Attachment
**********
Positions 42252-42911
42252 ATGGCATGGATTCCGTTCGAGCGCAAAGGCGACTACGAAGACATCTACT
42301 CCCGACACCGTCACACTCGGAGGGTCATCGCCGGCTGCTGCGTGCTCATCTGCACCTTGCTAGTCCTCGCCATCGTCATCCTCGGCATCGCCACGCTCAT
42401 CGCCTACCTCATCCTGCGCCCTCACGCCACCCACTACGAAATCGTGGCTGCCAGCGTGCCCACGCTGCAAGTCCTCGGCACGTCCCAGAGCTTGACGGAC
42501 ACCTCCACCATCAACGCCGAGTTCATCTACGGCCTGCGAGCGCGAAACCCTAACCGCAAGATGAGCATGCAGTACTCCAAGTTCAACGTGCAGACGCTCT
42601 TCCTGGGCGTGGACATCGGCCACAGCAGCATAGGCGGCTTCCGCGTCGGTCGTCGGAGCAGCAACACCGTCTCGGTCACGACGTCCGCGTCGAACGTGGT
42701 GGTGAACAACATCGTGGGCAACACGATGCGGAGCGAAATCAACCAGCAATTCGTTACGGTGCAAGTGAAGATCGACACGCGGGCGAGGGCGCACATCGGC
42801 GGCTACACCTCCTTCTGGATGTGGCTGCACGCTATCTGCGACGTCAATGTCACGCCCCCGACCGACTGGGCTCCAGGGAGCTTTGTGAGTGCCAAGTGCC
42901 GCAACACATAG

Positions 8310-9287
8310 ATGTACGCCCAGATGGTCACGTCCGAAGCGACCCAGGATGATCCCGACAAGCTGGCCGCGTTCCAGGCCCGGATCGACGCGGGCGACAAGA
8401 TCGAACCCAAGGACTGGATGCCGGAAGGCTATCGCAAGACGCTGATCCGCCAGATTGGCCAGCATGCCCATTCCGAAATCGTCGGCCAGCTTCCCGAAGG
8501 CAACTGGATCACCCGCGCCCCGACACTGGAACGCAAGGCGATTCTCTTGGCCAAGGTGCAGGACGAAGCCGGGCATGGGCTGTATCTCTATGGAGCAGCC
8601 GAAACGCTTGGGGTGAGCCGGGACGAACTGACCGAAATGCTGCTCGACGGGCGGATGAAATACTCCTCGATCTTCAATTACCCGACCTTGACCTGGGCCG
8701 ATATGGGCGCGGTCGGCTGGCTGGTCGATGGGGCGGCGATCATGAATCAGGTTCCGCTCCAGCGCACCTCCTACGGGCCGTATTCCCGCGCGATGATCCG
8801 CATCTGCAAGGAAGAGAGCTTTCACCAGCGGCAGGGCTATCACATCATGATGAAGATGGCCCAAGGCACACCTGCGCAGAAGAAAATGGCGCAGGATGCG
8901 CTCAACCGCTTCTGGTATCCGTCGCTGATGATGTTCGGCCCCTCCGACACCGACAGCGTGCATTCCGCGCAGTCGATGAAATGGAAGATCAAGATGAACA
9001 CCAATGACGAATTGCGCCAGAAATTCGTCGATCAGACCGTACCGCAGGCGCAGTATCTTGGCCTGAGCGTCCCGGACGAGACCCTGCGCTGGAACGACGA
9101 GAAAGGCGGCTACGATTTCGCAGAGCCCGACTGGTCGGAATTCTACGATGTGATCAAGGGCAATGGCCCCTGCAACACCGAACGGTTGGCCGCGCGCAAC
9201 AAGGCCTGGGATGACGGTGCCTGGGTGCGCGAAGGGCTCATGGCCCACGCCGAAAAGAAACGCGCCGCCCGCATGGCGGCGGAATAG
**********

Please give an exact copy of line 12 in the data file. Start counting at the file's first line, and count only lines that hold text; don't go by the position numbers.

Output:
8401 TCGAACCCAAGGACTGGATGCCGGAAGGCTATCGCAAGACGCTGATCCGCCAGATTGGCCAGCATGCCCATTCCGAAATCGTCGGCCAGCTTCCCGAAGG